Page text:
Unquestionably, the smartest tactic employed in The Mole was used by a contestant in the first Australian series. Jan Moody slyly pretended that she was Mole by offering conflicting details about her past. This drew attention away from the real Mole and encouraged people to vote for her at the end of each round - and since she wasn't the Mole, people who voted for her were removed from the group, one by one. Meanwhile, Jan's close observations allowed her to work out the true identity of the Mole. The series ended with three contestants: Jan, the Mole, and another player who was absolutely certain that Jan was the traitor. Jan's cunning allowed her to leave with the money.
The Mole is chosen by the television station separately from the rest of the group. In some versions of the show, the double agent is chosen well before the selection process for the contestants begins, so that the Mole can appear at the interviews. By the time the show starts, the Mole is a familiar face amongst the players.
Alan Mason, the first Mole from the Australian series, says, "The challenge for the Mole is perhaps more difficult than it seems. For eight episodes he or she needs to keep his or her identity entirely under wraps. If he or she is too obvious when compromising a challenge, then the cover is blown. If the Mole doesn't do enough to affect the assignments, the contestants will have more chance of winning all the money." The job of the Mole is to make others fail the task. This can be as simple as using words that another contestant might not understand, or as difficult as encouraging another player's nervousness about a task.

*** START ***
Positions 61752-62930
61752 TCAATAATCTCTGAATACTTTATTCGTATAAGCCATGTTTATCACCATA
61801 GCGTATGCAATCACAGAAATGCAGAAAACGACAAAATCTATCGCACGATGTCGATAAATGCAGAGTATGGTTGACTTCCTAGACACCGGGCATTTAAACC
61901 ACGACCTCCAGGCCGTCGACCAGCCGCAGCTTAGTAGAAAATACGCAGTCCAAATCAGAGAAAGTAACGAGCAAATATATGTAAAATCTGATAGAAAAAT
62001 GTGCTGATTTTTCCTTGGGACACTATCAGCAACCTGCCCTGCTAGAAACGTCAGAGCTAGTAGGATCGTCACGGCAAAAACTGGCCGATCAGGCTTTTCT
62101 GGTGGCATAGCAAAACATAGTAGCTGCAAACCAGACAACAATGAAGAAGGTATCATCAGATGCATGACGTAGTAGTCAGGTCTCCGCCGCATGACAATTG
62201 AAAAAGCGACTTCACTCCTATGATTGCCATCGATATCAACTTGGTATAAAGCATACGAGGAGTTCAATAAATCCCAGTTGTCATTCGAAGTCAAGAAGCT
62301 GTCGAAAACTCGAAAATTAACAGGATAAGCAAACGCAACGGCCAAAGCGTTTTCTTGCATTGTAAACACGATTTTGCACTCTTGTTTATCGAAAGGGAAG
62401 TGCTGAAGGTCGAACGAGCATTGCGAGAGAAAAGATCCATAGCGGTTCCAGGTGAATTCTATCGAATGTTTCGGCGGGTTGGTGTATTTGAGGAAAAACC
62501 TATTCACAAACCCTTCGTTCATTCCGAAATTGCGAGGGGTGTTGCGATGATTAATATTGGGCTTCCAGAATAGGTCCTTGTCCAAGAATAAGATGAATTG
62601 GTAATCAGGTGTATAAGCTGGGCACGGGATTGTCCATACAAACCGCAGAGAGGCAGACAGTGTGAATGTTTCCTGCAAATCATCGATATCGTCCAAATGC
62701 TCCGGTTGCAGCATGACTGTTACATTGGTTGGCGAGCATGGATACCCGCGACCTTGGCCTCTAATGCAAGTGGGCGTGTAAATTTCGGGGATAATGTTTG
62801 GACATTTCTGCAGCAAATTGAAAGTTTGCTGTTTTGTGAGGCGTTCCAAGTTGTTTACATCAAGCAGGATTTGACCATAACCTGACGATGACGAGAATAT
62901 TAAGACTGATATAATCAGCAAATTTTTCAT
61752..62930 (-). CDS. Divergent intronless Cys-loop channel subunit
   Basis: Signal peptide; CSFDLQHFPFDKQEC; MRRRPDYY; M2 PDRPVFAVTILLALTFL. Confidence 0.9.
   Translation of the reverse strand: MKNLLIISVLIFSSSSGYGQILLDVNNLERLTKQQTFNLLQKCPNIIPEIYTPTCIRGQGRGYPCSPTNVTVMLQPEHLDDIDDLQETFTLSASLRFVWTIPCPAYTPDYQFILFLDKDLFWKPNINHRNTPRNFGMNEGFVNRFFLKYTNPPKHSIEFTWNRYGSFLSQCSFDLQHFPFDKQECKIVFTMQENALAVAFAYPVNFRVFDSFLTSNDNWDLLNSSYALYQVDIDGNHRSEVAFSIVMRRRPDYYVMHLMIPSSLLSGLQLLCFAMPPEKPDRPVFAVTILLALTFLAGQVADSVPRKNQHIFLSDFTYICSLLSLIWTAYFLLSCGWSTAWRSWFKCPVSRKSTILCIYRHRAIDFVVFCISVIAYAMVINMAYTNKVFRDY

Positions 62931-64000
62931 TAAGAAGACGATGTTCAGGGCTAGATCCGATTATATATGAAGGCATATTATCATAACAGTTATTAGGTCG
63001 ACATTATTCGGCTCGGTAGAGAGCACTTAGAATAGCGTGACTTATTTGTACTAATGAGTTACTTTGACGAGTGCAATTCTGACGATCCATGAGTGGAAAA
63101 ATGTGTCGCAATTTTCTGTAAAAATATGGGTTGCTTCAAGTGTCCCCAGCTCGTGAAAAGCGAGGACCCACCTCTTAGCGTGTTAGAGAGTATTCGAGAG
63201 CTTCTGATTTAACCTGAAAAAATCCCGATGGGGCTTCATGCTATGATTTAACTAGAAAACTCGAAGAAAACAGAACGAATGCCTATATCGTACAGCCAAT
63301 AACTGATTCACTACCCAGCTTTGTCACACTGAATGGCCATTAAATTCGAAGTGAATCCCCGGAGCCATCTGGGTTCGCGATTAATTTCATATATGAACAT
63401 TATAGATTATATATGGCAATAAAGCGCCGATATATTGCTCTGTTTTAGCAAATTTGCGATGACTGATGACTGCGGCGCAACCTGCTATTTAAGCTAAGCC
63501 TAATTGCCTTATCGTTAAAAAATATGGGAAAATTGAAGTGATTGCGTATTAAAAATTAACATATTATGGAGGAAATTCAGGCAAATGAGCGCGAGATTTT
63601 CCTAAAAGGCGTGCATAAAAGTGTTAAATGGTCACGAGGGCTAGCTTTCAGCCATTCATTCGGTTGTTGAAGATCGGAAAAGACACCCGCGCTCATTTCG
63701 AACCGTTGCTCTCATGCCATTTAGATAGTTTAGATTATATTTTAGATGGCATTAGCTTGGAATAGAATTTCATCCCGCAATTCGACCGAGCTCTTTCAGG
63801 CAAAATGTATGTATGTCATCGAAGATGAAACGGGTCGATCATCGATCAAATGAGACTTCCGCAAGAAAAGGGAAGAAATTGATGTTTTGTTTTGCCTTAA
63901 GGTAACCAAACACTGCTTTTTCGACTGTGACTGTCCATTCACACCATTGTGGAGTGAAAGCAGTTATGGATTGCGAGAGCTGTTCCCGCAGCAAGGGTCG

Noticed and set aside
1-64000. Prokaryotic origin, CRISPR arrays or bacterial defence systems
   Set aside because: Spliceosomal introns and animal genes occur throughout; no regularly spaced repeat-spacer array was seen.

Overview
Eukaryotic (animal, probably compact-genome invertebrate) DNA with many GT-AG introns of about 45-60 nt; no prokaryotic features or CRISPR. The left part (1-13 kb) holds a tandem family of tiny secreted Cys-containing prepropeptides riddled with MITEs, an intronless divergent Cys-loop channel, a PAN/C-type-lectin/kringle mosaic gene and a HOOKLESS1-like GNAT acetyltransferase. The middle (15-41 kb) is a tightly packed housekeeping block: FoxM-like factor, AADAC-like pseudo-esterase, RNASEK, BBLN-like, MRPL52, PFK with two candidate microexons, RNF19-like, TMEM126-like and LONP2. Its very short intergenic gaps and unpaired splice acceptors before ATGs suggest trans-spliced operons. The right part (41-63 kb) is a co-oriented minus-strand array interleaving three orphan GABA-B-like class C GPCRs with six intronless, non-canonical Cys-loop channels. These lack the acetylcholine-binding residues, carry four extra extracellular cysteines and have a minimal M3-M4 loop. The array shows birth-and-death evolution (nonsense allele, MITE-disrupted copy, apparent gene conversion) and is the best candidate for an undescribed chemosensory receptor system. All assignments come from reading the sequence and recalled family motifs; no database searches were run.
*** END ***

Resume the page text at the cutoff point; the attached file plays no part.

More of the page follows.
Series, Winners and Moles
- Series 1: Jan Moody, 40, a smart and subtle school services officer, was the first Australian winner. She drew attention away from the real Mole by giving slightly conflicting answers about her past during the series - so that other players believed she was the Mole. She split the prize money of $115,000 with the other competitors, including the Mole himself: Alan Mason, a 37 year old Victorian environmental officer. One of Alan's methods of sabotage was to incorrectly answer questions about flora and fauna (which an environmental officer should have known).
- Series 2: Bar manager Brooke Marshall, 24, won the series after carefully observing the sly actions undertaken by 33 year old Michael Laffy, a Victorian builder.
- Series 3: Alaina was revealed as the Mole and Crystal-Rose walked away with the cash.
- Series 4: Currently on air.